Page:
Virginia Woolf by John Lehmann

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Since her death in 1941, Virginia Woolf has come to be recognized as one of the supreme prose writers of the twentieth century. In the thirty years between her marriage to Leonard Woolf in 1912 and her death, she wrote fifteen books, including the epoch-making novels To the Lighthouse and The Waves, as well as innumerable critical articles, essays, and stories, and a voluminous diary: an astonishing achievement for a writer who was plagued by mental illness all through her life. Virginia Woolf is honored today not only as a novelist and literary critic of the most varied gifts, but also as the author of A Room of One's Own, with little doubt the most brilliantly argued, witty, and persuasive exposition of the feminist standpoint in modern times.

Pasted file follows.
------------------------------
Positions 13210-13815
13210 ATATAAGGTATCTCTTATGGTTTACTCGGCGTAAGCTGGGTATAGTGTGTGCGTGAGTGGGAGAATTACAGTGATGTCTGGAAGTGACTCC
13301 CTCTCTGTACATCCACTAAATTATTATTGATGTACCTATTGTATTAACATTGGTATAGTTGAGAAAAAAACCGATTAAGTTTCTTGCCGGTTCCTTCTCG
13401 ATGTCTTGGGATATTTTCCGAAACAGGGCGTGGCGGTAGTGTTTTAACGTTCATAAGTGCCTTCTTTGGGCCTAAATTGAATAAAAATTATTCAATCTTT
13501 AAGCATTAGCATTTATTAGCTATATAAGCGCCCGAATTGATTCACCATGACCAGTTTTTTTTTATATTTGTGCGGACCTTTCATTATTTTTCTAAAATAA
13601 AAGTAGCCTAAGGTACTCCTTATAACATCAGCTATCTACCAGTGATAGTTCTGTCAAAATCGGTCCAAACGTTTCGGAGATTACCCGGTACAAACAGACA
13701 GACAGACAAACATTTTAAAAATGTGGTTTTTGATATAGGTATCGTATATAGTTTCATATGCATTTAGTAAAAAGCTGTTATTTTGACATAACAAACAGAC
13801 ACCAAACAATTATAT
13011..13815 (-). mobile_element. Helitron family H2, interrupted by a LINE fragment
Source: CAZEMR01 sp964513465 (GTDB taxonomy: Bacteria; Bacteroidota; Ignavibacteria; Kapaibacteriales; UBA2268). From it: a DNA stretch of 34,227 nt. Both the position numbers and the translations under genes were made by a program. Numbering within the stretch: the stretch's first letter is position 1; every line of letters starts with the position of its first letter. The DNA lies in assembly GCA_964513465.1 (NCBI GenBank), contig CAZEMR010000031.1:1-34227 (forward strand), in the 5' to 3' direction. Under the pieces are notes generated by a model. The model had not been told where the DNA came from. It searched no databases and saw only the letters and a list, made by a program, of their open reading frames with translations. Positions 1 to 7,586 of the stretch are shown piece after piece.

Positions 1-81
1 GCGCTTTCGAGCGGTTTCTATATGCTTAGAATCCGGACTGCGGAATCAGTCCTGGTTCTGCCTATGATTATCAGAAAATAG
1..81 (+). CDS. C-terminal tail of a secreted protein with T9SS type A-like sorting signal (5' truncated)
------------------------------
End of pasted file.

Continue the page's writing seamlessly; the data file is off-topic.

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Published May 1, 1999 by Thames & Hudson. 128 pages
Genres: Biographies & Memoirs, History, Travel, Literature & Fiction. Non-fiction